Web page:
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raise exception question...

Hello,
Next question maybe silly but..

Do I have to "free" something after
Raise Exception.Create('bla bla');

 

Re:raise exception question...


You should free any objects or resources you have created within the section
of code relating to the exception.  A try finally handler generally does it.
But you must free anything you created in the same block (logically or
physically) that would get freed afterwards had the exception not occured...

HTH

--
Nicholas Robinson
Senior Software Engineer
Delta Data Capture

Quote
Zarko Gajic wrote in message <6tlq5m$...@as041.tel.hr>...
>Hello,
>Next question maybe silly but..

>Do I have to "free" something after
>Raise Exception.Create('bla bla');

Re:raise exception question...


On Tue, 15 Sep 1998 15:05:00 +0100, "Nr" <n...@nrobin.demon.co.uk>
wrote:

Quote
>You should free any objects or resources you have created within the section
>of code relating to the exception.  A try finally handler generally does it.
>But you must free anything you created in the same block (logically or
>physically) that would get freed afterwards had the exception not occured...

Well, that's not entirely true.  If you study the Delphi help files on
EException class, you'll find that after you handle an exception,
Delphi will AUTOMATICALLY free the object for you.

If you DO feel the need to free it, set it to NIL afterwards to avoid
freeing it twice.

Quote

>Zarko Gajic wrote in message <6tlq5m$...@as041.tel.hr>...
>>Hello,
>>Next question maybe silly but..

>>Do I have to "free" something after
>>Raise Exception.Create('bla bla');

Re:raise exception question...


In article <6tlq5m$...@as041.tel.hr>,
  "Zarko Gajic" <gza...@sf.hr> wrote:

Quote
> Hello,
> Next question maybe silly but..

> Do I have to "free" something after
> Raise Exception.Create('bla bla');

      If you're wondering whether you need to free the
exception object you just created, no you don't.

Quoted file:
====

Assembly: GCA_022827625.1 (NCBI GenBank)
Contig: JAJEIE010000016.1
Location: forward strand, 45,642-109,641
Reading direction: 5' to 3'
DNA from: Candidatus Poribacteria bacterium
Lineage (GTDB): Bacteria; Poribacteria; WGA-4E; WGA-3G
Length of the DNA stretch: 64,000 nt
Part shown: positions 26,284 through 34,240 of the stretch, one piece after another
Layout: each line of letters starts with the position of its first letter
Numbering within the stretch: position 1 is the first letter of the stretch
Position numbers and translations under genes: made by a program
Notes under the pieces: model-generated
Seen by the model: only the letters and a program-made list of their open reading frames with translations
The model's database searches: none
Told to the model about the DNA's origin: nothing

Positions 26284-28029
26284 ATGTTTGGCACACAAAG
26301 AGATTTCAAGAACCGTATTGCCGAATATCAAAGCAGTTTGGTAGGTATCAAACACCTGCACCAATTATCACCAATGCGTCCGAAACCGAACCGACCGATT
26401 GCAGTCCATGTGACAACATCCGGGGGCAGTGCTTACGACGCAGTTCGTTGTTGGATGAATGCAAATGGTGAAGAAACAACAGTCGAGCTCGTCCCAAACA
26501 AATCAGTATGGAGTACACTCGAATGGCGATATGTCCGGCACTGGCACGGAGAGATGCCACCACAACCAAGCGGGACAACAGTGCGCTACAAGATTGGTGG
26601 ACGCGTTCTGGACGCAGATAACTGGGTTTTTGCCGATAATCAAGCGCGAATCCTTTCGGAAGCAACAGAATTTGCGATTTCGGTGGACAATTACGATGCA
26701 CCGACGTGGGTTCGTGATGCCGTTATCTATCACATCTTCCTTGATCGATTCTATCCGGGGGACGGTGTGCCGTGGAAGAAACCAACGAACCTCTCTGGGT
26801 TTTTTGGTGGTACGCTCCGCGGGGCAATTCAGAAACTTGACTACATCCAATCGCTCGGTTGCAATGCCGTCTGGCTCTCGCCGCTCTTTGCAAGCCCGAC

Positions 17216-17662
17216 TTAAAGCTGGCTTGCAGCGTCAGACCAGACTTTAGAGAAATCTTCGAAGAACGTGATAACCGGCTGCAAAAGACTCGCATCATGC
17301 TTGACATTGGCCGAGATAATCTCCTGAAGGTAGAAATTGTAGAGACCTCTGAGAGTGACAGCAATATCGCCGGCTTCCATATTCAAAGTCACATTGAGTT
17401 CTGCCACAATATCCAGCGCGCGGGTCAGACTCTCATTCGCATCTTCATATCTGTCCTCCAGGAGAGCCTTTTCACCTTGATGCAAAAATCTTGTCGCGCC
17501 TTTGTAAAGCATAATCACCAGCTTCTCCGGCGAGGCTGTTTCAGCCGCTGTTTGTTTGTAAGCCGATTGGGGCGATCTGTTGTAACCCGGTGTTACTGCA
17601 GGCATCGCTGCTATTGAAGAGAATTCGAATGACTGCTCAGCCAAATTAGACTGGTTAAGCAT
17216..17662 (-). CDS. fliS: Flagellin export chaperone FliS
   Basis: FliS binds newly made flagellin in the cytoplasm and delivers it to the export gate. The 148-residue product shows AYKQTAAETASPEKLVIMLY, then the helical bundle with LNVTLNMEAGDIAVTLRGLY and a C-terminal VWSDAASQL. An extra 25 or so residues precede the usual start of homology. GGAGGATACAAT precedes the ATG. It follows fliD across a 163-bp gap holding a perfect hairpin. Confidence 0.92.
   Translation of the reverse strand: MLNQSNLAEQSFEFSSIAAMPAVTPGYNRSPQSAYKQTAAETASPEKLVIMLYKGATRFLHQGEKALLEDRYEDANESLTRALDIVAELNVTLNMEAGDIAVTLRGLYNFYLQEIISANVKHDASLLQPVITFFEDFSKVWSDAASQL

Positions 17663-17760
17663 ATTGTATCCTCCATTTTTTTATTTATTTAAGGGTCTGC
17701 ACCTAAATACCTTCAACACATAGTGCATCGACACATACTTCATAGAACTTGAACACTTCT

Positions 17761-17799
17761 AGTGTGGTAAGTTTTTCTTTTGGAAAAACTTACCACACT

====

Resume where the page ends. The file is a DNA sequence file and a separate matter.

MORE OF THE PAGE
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Re:raise exception question...


Tony,

What I mean below is that the try finally would be used to trap the
exception so that the calling block can free anything, such as graphics
resources etc.  Freeing the actual exception is not required as it
internally frees, otherwise you would need to trap each exception you create
and free it - which is not viable due to the architecture of the Exception
mechanism.  After the exception, the code jumps back to the very first try
exception handler (if there is one).  Otherwise the exception gets raised
and each try finally on the stack is called.

I admit I think I had misunderstood the originaly question a little ...I
read the question litterally, and thus spoke about freeing the resources
created in the block and calling blocks - which you **must** do.

Regards

--
Nicholas Robinson
Senior Software Engineer
Delta Data Capture

Quote
Tony Maro wrote in message <35fe8d04.521704...@news.hiwaay.net>...
>On Tue, 15 Sep 1998 15:05:00 +0100, "Nr" <n...@nrobin.demon.co.uk>
>wrote:

>>You should free any objects or resources you have created within the
section
>>of code relating to the exception.  A try finally handler generally does
it.
>>But you must free anything you created in the same block (logically or
>>physically) that would get freed afterwards had the exception not
occured...

>Well, that's not entirely true.  If you study the Delphi help files on
>EException class, you'll find that after you handle an exception,
>Delphi will AUTOMATICALLY free the object for you.

>If you DO feel the need to free it, set it to NIL afterwards to avoid
>freeing it twice.

>>Zarko Gajic wrote in message <6tlq5m$...@as041.tel.hr>...
>>>Hello,
>>>Next question maybe silly but..

>>>Do I have to "free" something after
>>>Raise Exception.Create('bla bla');

Re:raise exception question...


In article <905868061.22705.0.nnrp-01.9e983...@news.demon.co.uk>, "Nr"

Quote
<n...@nrobin.demon.co.uk> writes:
>You should free any objects or resources you have created within the section
>of code relating to the exception.  A try finally handler generally does it.
>But you must free anything you created in the same block (logically or
>physically) that would get freed afterwards had the exception not occured...

>HTH

       I keep wondering what happens if a 'Create' goes wrong. If it screws up
half way through, how do you handle it, try again? The program won't work
without it otherwise you wouldn't be creating it, so what do you do? Re-start
the program???

Gordon

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